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Coronavirus: Where can I now go on holiday in the UK?

Published
4 August
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  • Coronavirus pandemic
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It is now possible to take a holiday in Scotland, Wales, Northern Ireland and England, following the relaxation of lockdown rules, although some restrictions remain in place.

What's changed?

Across the UK, you are now allowed to stay overnight away from the place where you are living.
You can travel as far as you want within the borders of those countries, and sleep in a second home or self-contained holiday accommodation.
Hotels and B&Bs are also open, as well as many caravan parks and campsites, hostels and boarding houses.
Holiday accommodation in Scotland reopened on 15 July.
In Wales, people can now book holidays in self-contained accommodation or hotels, B&Bs and campsites with shared facilities.
Self-catering tourist accommodation has also opened again in Northern Ireland.
These rules do not apply to areas that have had some lockdown measures reimposed.
People in Greater Manchester, east Lancashire and parts of West Yorkshire are not allowed to meet other households in their homes, gardens or any other indoor venue, either inside or outside the local area.
Scottish First Minister Nicola Sturgeon has said travel between Scotland and those areas should only be undertaken if "absolutely essential".
And people in Leicester have been told to stay at home as much as possible and avoid non-essential travel.

Hotels and B&Bs

Hotels and B&Bs have been asked to take a number of precautions when reopening. Among them:
  • Encourage guests to take stairs rather than lifts where practical
  • Encourage the use of face coverings in the corridors
  • Promote room service rather than communal dining rooms (and leave room service meals outside the door rather than carrying them in to the guests)
  • Maintain effective social distancing between staff and guests - for instance, screens could be installed in front of the reception desk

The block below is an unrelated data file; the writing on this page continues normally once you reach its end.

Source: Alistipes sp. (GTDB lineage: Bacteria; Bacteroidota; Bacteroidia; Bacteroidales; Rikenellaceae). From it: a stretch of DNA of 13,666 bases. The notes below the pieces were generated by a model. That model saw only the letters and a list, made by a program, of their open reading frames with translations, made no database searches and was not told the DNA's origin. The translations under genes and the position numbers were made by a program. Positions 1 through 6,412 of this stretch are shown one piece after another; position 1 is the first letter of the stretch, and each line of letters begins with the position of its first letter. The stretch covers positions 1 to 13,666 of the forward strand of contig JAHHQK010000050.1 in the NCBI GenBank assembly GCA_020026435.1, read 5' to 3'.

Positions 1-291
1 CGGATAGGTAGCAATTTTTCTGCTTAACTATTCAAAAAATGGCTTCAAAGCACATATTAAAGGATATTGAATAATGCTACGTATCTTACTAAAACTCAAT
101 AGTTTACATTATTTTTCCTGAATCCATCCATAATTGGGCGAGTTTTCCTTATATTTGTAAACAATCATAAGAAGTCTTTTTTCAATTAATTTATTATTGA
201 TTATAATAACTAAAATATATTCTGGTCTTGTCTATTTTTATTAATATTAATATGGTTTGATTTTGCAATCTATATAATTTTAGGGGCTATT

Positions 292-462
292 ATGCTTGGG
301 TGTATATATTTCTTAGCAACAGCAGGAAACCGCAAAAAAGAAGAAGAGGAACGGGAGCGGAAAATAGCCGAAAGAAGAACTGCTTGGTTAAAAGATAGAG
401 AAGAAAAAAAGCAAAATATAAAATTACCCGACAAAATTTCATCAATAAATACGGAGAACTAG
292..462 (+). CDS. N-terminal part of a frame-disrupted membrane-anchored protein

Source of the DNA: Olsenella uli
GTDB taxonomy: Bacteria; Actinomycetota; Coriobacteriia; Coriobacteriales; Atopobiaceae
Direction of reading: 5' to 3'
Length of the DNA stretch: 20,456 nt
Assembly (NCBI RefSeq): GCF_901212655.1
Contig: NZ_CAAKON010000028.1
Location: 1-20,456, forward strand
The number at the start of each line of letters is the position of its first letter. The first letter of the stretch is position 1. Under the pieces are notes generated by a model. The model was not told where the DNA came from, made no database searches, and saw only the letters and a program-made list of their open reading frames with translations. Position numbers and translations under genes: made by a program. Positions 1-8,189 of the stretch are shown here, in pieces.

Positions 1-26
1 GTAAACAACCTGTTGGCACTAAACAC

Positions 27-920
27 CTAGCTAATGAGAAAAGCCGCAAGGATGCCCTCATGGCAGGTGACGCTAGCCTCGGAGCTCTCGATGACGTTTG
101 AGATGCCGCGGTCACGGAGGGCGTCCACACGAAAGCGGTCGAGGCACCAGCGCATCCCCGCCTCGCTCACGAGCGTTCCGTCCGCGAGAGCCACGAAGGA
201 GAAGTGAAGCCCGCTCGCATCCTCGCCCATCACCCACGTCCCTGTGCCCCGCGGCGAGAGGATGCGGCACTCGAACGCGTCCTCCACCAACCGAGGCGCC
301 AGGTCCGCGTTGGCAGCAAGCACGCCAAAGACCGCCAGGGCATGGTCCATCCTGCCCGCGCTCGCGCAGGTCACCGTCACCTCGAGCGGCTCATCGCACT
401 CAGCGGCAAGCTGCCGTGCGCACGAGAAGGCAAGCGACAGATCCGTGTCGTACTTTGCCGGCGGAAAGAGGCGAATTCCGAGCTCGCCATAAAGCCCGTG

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Hostels

In hostels, shared sleeping areas such as dormitory rooms will not reopen except to people travelling as part of a household or support bubble.
Other shared facilities, such as communal kitchens or shower blocks, will remain shut, along with communal areas such as TV rooms, where social distancing is not possible.

Campsites and caravan parks

Campers and caravanners will notice a number of changes on site, although probably fewer than those encountered by hotel guests.
For instance, the Caravan and Motorhome Club, which operates more than 200 campsites in the UK, says that visitors will now check in by phone on arrival.
The government says that indoor shared facilities such as communal kitchens should remain closed. Bars and dining areas may be opened, but only if they can do so safely.
Shower facilities will be open, but they will be cleaned more often. Sites may choose to adopt staggered entry times and booked timeslots.
Toilet blocks will also be cleaned more regularly, and systems may be in place to control the number of people using them at any one time.
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Can I go on holiday with friends?

In England, two households of any size can now meet up indoors - and this can be in shared accommodation away from home, for instance a cottage or apartment.
However, unless the households are part of the same support bubble, they will need to stay socially distanced from each other (a distance of "one metre plus" in England).
Government guidance states that the holidaymakers should "take particular care to maintain excellent hygiene - washing hands and surfaces - and avoid using shared facilities like bathrooms wherever possible".
It also advises that you should not share private swimming pools with anyone outside your household or support bubble, nor should you share a paddling pool or any sort of garden equipment.
Overnight stays in Scotland have been allowed since 10 July - although, as with England, social distancing requirements remain.
The same applies to Northern Ireland. There are also no travel restrictions between Northern Ireland and the Republic of Ireland.
In Wales, overnight stays are only permitted where two households have formed an "extended household". So going on holiday with anyone other than that is still not allowed.

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